Animals and Plants
As well as possible effects on humans, possible effects of EMFs on various animals (for example, cows, sheep, pigs and horses) have been studied a number of times. No detectable effect of EMFs have been found on, for example, health, milk production, fertility, behaviour, and carcass quality.
Most of the research on EMFs and flora and fauna was conducted in the 1970s and 1980s. Since then little research on this subject has been performed, reflecting the general agreement that EMFs have not been shown to have any detectable effects (with the specific exceptions of honey bees in hives and trees growing close enough to lines to be subject to corona).
We summarise some of the studies that have been performed on particular issues here:
Effects of EMFs on farm animals
We give here information on some studies of the effects of EMFs on farm animals. The studies we list are mainly those summarised by the 1991 Gibbs Inquiry plus more recent studies supported by Hydro-Quebec. We will be happy to add any more recent studies.
|Animals studied||Setting||Authors||Outcomes tested||Findings|
|Beef and dairy cattle, sheep, pigs, horses||11 livestock farms traversed by 765 kV power lines||Anstutz and Miller, 1977-1979||Health, behaviour and performance||No effects found|
|Dairy cattle||55 dairy farms near 765 kV power lines in Ohio||Williams and Bieler, 1979||Milk production and health||No effects found|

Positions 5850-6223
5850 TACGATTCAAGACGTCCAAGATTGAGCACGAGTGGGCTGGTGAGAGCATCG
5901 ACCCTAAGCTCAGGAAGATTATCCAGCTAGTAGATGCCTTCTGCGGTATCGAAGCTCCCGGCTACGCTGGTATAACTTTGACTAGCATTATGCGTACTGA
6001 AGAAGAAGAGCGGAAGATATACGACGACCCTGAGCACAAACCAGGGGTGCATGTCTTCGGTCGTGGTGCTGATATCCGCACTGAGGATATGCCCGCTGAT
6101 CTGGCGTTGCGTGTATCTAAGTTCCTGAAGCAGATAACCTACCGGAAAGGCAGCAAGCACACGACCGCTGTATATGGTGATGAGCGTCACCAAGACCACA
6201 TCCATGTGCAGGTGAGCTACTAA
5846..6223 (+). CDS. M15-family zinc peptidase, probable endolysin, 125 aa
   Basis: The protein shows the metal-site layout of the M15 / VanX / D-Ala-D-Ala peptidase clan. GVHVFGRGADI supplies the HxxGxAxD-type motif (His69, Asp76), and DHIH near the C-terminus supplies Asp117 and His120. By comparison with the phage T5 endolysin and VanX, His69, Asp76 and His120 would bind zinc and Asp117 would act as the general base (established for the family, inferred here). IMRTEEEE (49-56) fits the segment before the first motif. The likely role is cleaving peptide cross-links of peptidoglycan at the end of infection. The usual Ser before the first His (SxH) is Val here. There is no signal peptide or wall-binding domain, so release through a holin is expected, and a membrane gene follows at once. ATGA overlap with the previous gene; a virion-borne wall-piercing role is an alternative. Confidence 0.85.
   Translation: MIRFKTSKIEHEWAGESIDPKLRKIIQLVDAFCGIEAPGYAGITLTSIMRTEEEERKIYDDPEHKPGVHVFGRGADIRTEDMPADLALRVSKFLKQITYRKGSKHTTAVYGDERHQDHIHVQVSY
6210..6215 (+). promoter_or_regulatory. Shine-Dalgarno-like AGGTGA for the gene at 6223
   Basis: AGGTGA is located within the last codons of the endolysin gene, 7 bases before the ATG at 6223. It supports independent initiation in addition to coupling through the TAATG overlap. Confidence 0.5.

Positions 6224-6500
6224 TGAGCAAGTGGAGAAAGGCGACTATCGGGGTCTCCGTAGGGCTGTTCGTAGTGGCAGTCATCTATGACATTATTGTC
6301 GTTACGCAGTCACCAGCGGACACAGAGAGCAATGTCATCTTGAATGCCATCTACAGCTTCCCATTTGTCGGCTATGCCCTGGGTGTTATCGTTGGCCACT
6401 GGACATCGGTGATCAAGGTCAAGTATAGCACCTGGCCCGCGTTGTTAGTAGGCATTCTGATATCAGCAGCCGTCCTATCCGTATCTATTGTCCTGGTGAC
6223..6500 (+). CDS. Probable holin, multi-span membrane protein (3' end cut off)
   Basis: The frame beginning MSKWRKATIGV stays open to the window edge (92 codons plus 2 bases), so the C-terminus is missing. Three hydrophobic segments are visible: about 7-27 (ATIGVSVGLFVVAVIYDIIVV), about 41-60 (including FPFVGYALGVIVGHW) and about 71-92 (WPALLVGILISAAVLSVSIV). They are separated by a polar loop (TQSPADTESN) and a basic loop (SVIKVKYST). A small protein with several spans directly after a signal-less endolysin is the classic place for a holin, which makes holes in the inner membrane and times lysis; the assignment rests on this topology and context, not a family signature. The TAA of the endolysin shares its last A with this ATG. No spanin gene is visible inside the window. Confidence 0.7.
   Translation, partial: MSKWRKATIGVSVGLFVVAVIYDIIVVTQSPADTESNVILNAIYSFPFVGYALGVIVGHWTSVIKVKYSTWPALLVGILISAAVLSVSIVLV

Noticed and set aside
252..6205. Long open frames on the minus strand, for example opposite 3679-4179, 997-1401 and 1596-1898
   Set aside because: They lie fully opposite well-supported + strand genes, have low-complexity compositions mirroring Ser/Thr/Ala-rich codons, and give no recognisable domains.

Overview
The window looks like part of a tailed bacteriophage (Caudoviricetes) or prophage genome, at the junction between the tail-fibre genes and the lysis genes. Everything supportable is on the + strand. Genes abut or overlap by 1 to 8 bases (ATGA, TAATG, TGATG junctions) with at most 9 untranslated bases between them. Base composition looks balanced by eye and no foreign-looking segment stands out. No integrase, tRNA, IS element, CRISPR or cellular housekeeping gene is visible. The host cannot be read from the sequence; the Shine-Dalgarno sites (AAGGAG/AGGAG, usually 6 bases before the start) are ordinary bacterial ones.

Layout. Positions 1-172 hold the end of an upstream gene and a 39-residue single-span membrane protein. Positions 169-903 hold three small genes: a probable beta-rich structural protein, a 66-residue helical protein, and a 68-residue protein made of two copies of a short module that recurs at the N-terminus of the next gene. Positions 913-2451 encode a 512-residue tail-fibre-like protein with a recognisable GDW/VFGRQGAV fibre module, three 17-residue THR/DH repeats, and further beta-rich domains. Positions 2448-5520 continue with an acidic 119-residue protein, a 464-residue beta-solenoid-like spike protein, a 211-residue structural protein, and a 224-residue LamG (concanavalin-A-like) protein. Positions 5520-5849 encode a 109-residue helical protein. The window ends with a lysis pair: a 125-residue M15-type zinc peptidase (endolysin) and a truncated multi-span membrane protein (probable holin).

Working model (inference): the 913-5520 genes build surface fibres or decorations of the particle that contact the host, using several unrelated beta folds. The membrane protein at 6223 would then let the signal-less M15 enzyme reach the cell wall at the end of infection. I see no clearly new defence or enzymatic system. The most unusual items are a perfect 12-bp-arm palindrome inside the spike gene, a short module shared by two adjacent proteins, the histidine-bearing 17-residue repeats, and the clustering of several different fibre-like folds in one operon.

|Cattle||400 kV power line in Sweden||Algers and Hennicks, 1985; Algers and Hultgren, 1987||Inseminations per pregnancy, conception rate, foetal viability||No effects found|
|Pigs||Pens housed underneath 345 kV line in Iowa||Mahmoud and Zimmerman, 1982||Performance, behaviour and carcass quality||No effects|
|Dairy cattle||Artificial exposure facility, 10 kV/m and 30 µT, McGill University, Canada||Burchard and various co-authors. 13 papers from 1996 to 2006||Productivity, diet, levels of various hormones, metabolites etc||No major effects, various minor effects reported|
|Female lambs||500 kV transmission line, Oregon||Lee and various co-authors. 3 papers from 1993 to 1996||Weight gain, wool growth, melatonin levels, age of puberty||No effects|
|Female lambs||500 kV transmission line||Hefenieder et al 2001||Immunological properties||No effects (failure to confirm earlier unpublished reports)|
|Dairy cows||380 kV transmission line, Italy||Stelletta et al, 2007||Circadian rhythym, some antigen properties||Some effects reported|
The French Health Ministry "ANSES" published a report in 2015 "Conséquences des champs électromagnétiques d’extrêmement basses fréquences sur la santé animale et les performances zootechniques". It is in French only, but includes a lengthy bibliography of studies at the end.